When you are in a small space, you have two options: endure the bullcrap or get the heck out of dodge. Actually, the third option which was to confront the individual who has no regard for anyone else is also a viable option but not always the wisest. London is a city where one wrong look can turn into a funeral (a slight exaggeration but you get my drift). I know that oftentimes it’s not what you say but how you say it that makes the difference. I could have been nice and asked politely that she shut her mouth and give the rest of us some peace but I just had no patience.
My final grumble was like something out of a comedy sketch:
It’s a Friday night. Sally-Ann is on the tube returning from a long journey up north. She takes the first clean seat she come to on the tube. A few seats away from her, a man looks like he has poured double cream all over his mouth and she wonders if his mind has gone or whether there is another explanation for this sight on a London tube. A few stops later, three barely 20-something year olds board the tube – two men and one girl. High in spirits and probably weed too from the smell of one of the men who sits next to her. They begin talking about Insecure quite loudly, loudly enough for Sally-Ann to have to re-read the last line of a newspaper article five times. They ask a passenger whether she has watched Insecure before then they spend a few minutes talking about the programme and laughing loudly.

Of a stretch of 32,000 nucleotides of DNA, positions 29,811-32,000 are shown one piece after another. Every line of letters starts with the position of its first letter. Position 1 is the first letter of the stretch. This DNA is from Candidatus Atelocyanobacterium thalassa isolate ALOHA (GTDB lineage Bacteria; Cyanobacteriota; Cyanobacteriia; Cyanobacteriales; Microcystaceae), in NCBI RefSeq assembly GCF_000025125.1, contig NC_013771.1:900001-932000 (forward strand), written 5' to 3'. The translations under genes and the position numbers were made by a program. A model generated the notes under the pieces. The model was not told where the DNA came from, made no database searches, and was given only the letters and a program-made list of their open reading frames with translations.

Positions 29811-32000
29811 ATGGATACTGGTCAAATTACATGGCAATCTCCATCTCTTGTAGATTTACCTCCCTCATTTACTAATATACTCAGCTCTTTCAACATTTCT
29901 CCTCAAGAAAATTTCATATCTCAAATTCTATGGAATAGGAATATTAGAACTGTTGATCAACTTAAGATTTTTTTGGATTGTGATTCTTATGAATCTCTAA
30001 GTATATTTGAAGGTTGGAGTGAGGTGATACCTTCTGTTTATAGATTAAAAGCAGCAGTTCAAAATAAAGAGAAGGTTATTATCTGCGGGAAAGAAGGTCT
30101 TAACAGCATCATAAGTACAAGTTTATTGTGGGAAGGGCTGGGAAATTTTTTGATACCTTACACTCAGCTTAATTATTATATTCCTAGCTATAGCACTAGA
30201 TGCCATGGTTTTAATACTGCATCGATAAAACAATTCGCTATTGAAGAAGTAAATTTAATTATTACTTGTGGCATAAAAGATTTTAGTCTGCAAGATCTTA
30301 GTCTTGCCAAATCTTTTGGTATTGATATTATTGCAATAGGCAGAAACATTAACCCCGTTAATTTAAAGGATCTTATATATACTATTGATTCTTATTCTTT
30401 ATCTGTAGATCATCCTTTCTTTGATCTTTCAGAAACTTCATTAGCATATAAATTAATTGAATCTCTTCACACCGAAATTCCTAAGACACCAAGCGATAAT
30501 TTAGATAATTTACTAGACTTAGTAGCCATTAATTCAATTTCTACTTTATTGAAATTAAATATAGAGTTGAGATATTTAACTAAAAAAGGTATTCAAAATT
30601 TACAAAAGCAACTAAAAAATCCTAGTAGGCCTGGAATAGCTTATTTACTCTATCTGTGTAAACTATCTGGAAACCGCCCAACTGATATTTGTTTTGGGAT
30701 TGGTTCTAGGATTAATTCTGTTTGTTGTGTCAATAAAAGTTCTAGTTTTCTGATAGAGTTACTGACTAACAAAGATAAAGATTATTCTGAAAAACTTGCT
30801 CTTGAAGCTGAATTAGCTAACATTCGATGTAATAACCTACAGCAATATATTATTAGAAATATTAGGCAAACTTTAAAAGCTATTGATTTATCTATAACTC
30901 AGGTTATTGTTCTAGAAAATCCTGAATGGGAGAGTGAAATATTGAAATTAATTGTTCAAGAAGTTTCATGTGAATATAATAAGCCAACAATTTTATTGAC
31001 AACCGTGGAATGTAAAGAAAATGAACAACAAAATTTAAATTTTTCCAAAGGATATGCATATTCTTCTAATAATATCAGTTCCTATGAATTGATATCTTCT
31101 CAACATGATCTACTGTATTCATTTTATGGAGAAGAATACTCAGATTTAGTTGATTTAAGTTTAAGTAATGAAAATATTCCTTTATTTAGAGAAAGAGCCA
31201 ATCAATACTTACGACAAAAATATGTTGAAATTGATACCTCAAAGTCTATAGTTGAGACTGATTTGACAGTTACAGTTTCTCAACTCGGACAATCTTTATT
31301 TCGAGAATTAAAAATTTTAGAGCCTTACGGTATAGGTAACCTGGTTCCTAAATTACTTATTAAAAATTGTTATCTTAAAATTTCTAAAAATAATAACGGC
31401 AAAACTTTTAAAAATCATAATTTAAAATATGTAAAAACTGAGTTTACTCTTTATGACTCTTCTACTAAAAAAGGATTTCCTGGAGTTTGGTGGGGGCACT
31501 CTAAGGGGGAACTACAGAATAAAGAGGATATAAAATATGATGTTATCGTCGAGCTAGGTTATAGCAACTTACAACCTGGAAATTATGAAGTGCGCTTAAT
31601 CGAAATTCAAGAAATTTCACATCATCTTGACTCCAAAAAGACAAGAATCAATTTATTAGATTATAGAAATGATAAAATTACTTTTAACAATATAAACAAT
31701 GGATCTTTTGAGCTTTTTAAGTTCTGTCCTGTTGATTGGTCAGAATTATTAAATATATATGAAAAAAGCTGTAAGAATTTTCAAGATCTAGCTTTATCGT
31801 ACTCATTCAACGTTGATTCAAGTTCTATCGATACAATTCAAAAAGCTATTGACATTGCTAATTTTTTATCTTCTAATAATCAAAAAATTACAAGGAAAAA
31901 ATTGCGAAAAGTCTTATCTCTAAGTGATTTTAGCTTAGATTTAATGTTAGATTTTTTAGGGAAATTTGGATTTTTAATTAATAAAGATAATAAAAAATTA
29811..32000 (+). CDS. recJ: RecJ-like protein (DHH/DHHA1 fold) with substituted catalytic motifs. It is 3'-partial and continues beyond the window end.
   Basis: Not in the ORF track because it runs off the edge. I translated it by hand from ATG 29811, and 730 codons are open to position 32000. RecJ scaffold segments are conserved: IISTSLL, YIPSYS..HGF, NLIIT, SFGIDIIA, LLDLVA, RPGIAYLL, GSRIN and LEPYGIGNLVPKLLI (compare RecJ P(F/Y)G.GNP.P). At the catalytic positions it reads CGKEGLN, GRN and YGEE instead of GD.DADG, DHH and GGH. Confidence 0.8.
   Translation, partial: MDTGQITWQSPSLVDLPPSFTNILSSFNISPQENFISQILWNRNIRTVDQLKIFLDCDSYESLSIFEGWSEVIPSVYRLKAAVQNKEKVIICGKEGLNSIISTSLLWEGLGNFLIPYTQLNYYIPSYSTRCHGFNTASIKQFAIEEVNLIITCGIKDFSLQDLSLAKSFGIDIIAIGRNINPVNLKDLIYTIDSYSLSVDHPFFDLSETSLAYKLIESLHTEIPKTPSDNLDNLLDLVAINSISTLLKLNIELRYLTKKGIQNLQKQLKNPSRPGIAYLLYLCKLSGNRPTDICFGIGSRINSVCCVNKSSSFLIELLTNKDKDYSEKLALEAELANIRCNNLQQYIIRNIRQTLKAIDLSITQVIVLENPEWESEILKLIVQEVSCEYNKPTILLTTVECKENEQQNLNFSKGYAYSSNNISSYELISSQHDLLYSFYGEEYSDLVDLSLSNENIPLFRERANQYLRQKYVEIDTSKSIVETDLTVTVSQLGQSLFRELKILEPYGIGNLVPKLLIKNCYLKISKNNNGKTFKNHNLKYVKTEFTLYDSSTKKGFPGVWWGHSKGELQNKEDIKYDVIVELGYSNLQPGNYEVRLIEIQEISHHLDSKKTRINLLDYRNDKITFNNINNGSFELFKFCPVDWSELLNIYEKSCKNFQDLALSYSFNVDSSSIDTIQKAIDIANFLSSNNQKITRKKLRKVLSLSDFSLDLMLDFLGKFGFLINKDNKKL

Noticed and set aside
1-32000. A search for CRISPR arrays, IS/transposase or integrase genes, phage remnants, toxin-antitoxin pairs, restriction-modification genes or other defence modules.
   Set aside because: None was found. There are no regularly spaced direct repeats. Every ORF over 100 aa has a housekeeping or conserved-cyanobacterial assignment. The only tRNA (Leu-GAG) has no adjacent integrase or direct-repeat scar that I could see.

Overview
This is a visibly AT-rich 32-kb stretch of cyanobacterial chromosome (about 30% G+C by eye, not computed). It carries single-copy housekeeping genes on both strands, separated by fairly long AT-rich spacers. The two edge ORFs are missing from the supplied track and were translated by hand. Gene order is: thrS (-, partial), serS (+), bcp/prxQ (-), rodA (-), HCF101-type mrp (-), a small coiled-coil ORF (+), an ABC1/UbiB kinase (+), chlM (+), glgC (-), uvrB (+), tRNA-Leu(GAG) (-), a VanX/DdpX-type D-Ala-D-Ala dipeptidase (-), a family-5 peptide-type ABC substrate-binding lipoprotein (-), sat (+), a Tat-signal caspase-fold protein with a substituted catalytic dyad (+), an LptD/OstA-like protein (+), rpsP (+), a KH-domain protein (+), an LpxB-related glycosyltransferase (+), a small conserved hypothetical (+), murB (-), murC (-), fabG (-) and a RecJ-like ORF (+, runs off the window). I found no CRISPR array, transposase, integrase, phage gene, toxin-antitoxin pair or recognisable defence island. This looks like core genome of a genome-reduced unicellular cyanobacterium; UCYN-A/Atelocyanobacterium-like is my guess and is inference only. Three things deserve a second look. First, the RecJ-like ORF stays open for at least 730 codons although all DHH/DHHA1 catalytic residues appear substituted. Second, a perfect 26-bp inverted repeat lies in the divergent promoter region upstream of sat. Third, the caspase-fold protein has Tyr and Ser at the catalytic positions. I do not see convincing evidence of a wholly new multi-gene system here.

That I can manage. But then the conversation moves on – to ‘fuckboys’.
The girl in the group asks one of the boys how many girls he’s currently having sex with. He says four but that’s fine he continues, because the girls are also allowed to sleep with other guys if they want. They then begin to disagree about what exactly a ‘fuckboy’* is. It’s at this point where things become a little surreal. The height of their voices is just a little too tall for me given my fatigue so I move seats. They stay put and begin canvassing opinions – from other passengers!!!!
‘What do you think? What’s a fuckboy?’, one of the men asks a random passenger who I was sitting next to just a few minutes ago.
‘A fat boy? F-A_T?’, she asks
‘No, a fuckboy’, the man repeats.
At this point, one a passenger who is standing up begins to laugh. Hard.
I’d do the same but I’m not finding it funny. Fatigue makes me grumpy in the same way hunger makes some angry.
I don’t flip out, or intervene and nor do I need to. The third in the group, a weed boy, who’s been pretty quiet throughout the journey, begins to try to calm his loud friend down. He tells him he’s taken it a little too far and almost seems embarrassed – an ‘I don’t know you’ kind of embarrassment. Throughout the whole exchange, he’s been pretty quiet. I think it’s the weed, which he is reeking of but maybe I’m wrong and maybe it’s just his nature.
Either way, this is the final straw in my tube nightmare and all I can say as I get off the tube (internally of course), is ‘ Thank God for my bike’.
- apologies in advance for the vulgarity but like Childish Gambino might say ‘This is Lon-din-nium’
** if you know what on earth it is (though it seems a little obvious), well done sticker for you.